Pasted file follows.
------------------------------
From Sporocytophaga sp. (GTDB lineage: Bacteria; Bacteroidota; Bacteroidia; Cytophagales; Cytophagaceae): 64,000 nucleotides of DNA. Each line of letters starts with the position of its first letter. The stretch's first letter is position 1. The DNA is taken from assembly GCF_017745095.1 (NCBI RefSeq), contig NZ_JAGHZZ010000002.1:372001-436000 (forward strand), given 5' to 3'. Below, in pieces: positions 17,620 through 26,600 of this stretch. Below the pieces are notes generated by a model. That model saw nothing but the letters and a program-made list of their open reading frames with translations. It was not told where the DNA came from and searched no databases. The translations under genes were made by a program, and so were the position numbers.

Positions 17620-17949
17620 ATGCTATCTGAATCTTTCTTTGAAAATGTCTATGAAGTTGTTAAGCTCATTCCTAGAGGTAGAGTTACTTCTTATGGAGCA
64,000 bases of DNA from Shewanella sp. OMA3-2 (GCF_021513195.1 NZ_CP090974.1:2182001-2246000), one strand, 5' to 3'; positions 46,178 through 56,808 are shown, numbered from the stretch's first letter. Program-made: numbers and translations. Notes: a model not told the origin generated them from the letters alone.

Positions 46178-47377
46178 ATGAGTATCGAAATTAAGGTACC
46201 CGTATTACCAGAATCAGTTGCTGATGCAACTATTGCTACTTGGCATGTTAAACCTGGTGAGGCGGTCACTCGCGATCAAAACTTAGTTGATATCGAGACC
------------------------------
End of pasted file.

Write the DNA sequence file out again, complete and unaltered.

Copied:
From Sporocytophaga sp. (GTDB lineage: Bacteria; Bacteroidota; Bacteroidia; Cytophagales; Cytophagaceae): 64,000 nucleotides of DNA. Each line of letters starts with the position of its first letter. The stretch's first letter is position 1. The DNA is taken from assembly GCF_017745095.1 (NCBI RefSeq), contig NZ_JAGHZZ010000002.1:372001-436000 (forward strand), given 5' to 3'. Below, in pieces: positions 17,620 through 26,600 of this stretch. Below the pieces are notes generated by a model. That model saw nothing but the letters and a program-made list of their open reading frames with translations. It was not told where the DNA came from and searched no databases. The translations under genes were made by a program, and so were the position numbers.

Positions 17620-17949
17620 ATGCTATCTGAATCTTTCTTTGAAAATGTCTATGAAGTTGTTAAGCTCATTCCTAGAGGTAGAGTTACTTCTTATGGAGCA
64,000 bases of DNA from Shewanella sp. OMA3-2 (GCF_021513195.1 NZ_CP090974.1:2182001-2246000), one strand, 5' to 3'; positions 46,178 through 56,808 are shown, numbered from the stretch's first letter. Program-made: numbers and translations. Notes: a model not told the origin generated them from the letters alone.

Positions 46178-47377
46178 ATGAGTATCGAAATTAAGGTACC
46201 CGTATTACCAGAATCAGTTGCTGATGCAACTATTGCTACTTGGCATGTTAAACCTGGTGAGGCGGTCACTCGCGATCAAAACTTAGTTGATATCGAGACC